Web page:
Analyses of the relationships between different viruses and viral proteins have focused on homologies between linear amino acid sequences, but cross-reactivities at the level of T cell recognition may not be dependent on a conserved linear sequence of several amino acids. The CTL response to Pichinde virus (PV) and vaccinia virus (VV) in C57BL/6 mice previously immunized with lymphocytic choriomeningitis virus (LCMV) included the reactivation of memory cytotoxic T lymphocyte (CTL) specific to LCMV. Limiting dilution assays (LDA) demonstrated that at least part of this reactivation of memory cells in LCMV-immune mice related to cross-reactivity at the clonal level, even though acute infections with these viruses in nonimmune mice elicited CTL responses that did not cross-react in conventional bulk CTL assays. Precursor CTL (pCTL) to LCMV were generated in splenic leukocytes from LCMV-immune mice acutely infected with PV or VV when stimulated in vitro with only the second virus but not with uninfected peritoneal exudate cells (PECs). Cytotoxicity mediated by LCMV-specific CTL clones activated by PV infection was greatly inhibited by anti-CD8 antibody, suggesting that these memory CTL clones recognizing LCMV-infected targets were of low affinity. LCMV-immune splenocytes stimulated in vitro with PV or VV demonstrated a low but significant precursor frequency (p/f) to the heterologous viruses, and splenocytes from PV- or VV-immune mice when stimulated in vitro against LCMV generated a low but significant p/f to LCMV. Short-term CTL clones cross-reactive between LCMV and PV were derived from splenic leukocytes from LCMV-immune mice acutely infected with PV. To distinguish whether the cross-reactivity was directed against a viral peptide or a virus-induced endogenous cellular neoantigen, we demonstrated that a pCTL frequency to PV about 1/4-1/7 that of the frequency to LCMV could be generated from LCMV-immune splenic leukocytes stimulated with the immunodominant LCMV NP peptide. A partially homologous PV peptide generated from the equivalent site to the LCMV NP peptide did not sensitize targets to lysis by either LCMV- or PV-specific CTLs, suggesting that the cross-reactivity in killing was not due to evolutionarily conserved equivalent sequences. Experiments also indicated that prior immunity to one virus could modulate future primary immune responses to a second virus. Elevated pCTL frequencies to PV were seen after acute PV infection of LCMV-immune mice, and elevated pCTL frequencies to LCMV were seen after acute LCMV infection of PV- and VV-immune mice.(ABSTRACT TRUNCATED AT 400 WORDS)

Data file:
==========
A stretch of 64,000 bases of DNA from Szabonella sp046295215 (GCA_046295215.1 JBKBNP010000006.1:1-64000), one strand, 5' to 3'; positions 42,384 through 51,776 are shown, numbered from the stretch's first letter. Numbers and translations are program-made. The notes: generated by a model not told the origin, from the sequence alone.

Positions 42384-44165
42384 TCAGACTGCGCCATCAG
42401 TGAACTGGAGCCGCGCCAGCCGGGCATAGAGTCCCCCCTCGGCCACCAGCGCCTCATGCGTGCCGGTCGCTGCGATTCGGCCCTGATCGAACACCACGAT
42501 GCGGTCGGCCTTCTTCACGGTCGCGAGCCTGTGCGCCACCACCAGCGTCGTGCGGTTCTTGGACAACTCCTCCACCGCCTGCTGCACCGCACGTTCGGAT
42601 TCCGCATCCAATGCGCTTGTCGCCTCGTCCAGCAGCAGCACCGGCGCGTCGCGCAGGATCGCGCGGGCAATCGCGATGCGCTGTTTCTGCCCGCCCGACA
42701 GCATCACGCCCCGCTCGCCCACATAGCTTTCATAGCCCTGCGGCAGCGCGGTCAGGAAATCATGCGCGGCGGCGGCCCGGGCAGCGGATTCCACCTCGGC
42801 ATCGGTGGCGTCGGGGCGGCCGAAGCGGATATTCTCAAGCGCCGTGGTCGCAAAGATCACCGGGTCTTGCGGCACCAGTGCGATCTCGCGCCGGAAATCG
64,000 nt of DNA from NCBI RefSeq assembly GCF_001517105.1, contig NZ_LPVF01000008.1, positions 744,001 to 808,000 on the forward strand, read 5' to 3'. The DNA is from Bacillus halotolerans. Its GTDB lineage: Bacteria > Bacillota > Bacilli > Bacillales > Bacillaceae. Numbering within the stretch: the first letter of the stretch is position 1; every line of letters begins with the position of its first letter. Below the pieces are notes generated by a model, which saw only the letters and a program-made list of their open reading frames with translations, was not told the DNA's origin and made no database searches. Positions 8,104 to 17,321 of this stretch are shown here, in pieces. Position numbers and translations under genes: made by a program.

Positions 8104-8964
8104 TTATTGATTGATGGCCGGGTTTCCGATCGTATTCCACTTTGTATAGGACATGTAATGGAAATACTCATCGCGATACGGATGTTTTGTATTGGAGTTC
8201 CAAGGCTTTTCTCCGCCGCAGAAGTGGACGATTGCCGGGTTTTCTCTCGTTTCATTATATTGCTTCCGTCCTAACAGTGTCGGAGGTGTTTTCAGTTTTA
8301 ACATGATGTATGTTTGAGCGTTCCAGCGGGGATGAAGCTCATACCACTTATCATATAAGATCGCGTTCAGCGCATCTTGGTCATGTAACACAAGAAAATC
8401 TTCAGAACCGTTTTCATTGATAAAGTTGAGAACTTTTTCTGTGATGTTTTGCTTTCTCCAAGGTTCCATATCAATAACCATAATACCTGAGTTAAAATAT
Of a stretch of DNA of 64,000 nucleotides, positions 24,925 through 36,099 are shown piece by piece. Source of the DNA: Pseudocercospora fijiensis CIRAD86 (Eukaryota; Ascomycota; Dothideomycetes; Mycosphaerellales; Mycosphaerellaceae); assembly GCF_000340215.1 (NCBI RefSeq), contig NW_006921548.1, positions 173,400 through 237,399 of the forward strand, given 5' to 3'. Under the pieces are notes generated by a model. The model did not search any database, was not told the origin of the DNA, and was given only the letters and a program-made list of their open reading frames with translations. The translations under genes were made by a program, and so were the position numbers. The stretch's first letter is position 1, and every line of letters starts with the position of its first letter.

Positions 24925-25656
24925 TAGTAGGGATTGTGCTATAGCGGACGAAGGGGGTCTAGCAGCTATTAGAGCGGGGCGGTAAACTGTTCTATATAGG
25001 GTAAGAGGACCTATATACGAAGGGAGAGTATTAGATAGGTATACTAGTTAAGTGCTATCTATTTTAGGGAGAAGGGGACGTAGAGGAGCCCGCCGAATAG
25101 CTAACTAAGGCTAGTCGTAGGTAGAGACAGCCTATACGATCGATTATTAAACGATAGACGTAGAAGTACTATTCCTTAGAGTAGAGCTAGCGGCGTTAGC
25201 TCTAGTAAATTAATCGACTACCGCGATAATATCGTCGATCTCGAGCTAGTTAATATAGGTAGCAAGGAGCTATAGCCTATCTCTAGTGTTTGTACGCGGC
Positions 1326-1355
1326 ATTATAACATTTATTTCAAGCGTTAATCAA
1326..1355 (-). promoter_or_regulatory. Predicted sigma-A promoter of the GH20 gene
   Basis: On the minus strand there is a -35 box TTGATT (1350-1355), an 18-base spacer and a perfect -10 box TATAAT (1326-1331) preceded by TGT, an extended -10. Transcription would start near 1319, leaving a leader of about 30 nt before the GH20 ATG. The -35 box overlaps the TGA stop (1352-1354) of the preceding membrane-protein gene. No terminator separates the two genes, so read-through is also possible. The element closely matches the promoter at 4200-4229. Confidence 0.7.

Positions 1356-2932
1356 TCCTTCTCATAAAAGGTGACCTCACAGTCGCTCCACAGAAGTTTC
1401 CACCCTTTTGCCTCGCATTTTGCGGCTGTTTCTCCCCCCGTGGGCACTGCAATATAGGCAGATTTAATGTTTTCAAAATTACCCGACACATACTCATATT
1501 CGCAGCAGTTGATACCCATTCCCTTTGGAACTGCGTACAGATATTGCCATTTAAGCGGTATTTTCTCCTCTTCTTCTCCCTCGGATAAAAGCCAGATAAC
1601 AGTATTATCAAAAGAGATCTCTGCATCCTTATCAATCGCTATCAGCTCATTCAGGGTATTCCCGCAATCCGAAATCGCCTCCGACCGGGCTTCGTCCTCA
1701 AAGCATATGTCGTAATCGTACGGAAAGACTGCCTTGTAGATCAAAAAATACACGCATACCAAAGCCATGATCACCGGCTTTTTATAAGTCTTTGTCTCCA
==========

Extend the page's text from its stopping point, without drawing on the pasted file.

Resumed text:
This content is only available as a PDF.